Fantastic Doctor Who interview with Costume Designer/Supervisor Lindsay Bonacorsi


Question from laughingmagpie: It seems to me that very few of the costumes, at least on the humans, are made from scratch. Maybe she could compare and contrast the process of buying vs making items for costumes? Does she like one more than the other? Why do they seem to do so much more shopping than making? When they head out to shop (where? 😉 ) do they usually have a specific thing they are looking for, or do they bring back lots of stuff and then pick from that? Part of me also wants to ask, along those lines, whether River Song’s black dress was custom-made, or maybe it was vintage?

LB: Lots of the costumes throughout all of the series were made – River Song’s black dress being one of them. Ray Holman had 3 versions of it made, one ‘regular’ and one ‘stunt’ dress for Alex Kingston, and another ‘stunt’ dress for the stunt double to wear. The stunt dresses were made slightly bigger to accommodate flying harnesses and had button holes at various points for the wires to attach, for the scene where River flies out of the spaceship and into the Tardis!

Working on a series like Doctor Who is very fast paced, the designer would be prepping the next episode straight after establishing costumes for the first episode – it was literally non-stop! Making everything from scratch wouldn’t have been practical. Even when garments were bought from the high street or specialist suppliers, we usually made alterations to them, whether it was adding logos, dyeing things different colours, or breaking clothes down to look old and dirty, things rarely just came off the rack. Designers usually buy a selection of things and then fit the actor, so you have a good pool of costumes to work with, as sometimes what looks good in the shop may look very different on a body. It’s also great to put costumes together from hire companies, who have huge resources that designers can draw on. Making something from scratch is always exciting – Ray Holman’s designs for the Silurians in series 5 were one of my favourites. I dyed the under fabric in batches, sprayed the netting overlay and the silver scales, before we passed it all on to the costume makers. I also made the silver armour pieces for their wrists and boots, with the help of our costume trainee, which was a lot of work, but it was great to be involved in interpreting Ray’s design for a brand new costume.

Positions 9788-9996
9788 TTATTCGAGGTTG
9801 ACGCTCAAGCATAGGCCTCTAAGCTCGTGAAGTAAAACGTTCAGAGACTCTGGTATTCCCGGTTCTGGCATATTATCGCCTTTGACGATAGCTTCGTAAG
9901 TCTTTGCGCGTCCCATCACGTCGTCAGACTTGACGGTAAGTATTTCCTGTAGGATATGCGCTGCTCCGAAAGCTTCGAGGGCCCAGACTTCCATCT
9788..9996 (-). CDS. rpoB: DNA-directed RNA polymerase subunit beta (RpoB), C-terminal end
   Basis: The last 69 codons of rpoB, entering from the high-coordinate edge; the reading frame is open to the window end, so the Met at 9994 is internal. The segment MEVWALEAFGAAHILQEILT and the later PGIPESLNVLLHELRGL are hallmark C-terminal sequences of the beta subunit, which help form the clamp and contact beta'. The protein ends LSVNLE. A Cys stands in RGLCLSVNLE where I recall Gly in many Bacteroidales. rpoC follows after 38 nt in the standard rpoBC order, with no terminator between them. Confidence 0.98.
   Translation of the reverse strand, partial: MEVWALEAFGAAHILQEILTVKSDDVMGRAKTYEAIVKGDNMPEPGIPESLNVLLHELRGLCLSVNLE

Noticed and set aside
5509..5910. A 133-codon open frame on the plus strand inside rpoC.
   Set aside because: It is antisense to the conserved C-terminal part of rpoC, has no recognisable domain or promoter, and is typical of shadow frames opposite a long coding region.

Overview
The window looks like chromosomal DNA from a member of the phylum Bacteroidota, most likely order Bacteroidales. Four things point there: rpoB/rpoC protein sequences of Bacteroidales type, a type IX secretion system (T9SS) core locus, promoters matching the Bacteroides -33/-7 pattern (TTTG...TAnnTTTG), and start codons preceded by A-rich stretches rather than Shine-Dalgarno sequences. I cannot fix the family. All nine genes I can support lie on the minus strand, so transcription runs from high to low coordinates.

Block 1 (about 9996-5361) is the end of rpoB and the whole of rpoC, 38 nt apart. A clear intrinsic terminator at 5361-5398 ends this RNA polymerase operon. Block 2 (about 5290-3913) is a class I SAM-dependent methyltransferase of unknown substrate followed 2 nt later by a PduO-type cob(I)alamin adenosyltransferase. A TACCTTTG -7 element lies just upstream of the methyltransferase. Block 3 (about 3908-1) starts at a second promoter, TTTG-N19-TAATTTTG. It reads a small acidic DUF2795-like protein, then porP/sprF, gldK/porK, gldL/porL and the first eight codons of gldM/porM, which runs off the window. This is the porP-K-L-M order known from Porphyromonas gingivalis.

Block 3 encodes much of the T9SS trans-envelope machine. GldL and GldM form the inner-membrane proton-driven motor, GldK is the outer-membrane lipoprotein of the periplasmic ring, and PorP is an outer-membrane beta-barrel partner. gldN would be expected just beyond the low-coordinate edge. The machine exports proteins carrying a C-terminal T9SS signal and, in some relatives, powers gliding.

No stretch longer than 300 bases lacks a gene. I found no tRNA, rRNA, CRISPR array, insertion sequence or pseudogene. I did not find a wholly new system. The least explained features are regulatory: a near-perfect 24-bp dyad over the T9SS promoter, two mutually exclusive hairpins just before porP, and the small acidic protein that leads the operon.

Question from snowywolfowl: Is Jack’s army uniform a exact replica of an actual uniform style, or is it “inspired” by a uniform style?

LB: Jack’s coat was designed by Ray for series 1 – 3 of Torchwood and is based on a British Royal Air Force Great Coat, and the rest of his costume is 1940’s style – I think I’m right in saying it’s not a complete ‘uniform’ look.

Question from my_belle: I really would be curious to know how many “versions” of Jack’s coat they work with?? Since it gets destroyed many times in many episodes!

LB: There were lot’s of them! I’m not sure exactly how many there were in total, as I only worked on series 3 – ‘Children of Earth’, but I know Ray had 3 new versions made for that series alone. I think there was one designated ‘wet’ coat in series 1, used for all the rain sequences, and a few more blood-spattered and buried ones too! There always needs to be one for a stunt performer, and one that ends up with holes cut for harnesses and wires.


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